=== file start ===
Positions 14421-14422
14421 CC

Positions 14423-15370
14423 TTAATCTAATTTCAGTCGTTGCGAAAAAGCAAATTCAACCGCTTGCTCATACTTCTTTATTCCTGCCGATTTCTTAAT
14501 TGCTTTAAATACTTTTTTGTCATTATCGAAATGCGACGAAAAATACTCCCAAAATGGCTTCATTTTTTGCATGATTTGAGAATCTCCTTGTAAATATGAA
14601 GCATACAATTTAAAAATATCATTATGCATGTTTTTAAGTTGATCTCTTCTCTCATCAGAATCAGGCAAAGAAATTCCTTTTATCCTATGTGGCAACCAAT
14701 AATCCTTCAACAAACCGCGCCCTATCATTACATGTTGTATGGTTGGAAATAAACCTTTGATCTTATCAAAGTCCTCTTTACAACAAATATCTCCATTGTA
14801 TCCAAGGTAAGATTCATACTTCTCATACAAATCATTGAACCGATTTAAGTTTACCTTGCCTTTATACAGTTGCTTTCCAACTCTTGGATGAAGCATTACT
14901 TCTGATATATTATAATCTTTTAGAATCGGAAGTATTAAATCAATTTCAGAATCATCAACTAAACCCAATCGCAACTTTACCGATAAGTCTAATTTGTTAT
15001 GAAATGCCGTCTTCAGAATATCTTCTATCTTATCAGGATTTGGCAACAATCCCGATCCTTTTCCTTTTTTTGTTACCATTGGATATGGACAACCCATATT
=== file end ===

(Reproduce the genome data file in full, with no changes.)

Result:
Positions 14421-14422
14421 CC

Positions 14423-15370
14423 TTAATCTAATTTCAGTCGTTGCGAAAAAGCAAATTCAACCGCTTGCTCATACTTCTTTATTCCTGCCGATTTCTTAAT
14501 TGCTTTAAATACTTTTTTGTCATTATCGAAATGCGACGAAAAATACTCCCAAAATGGCTTCATTTTTTGCATGATTTGAGAATCTCCTTGTAAATATGAA
14601 GCATACAATTTAAAAATATCATTATGCATGTTTTTAAGTTGATCTCTTCTCTCATCAGAATCAGGCAAAGAAATTCCTTTTATCCTATGTGGCAACCAAT
14701 AATCCTTCAACAAACCGCGCCCTATCATTACATGTTGTATGGTTGGAAATAAACCTTTGATCTTATCAAAGTCCTCTTTACAACAAATATCTCCATTGTA
14801 TCCAAGGTAAGATTCATACTTCTCATACAAATCATTGAACCGATTTAAGTTTACCTTGCCTTTATACAGTTGCTTTCCAACTCTTGGATGAAGCATTACT
14901 TCTGATATATTATAATCTTTTAGAATCGGAAGTATTAAATCAATTTCAGAATCATCAACTAAACCCAATCGCAACTTTACCGATAAGTCTAATTTGTTAT
15001 GAAATGCCGTCTTCAGAATATCTTCTATCTTATCAGGATTTGGCAACAATCCCGATCCTTTTCCTTTTTTTGTTACCATTGGATATGGACAACCCATATT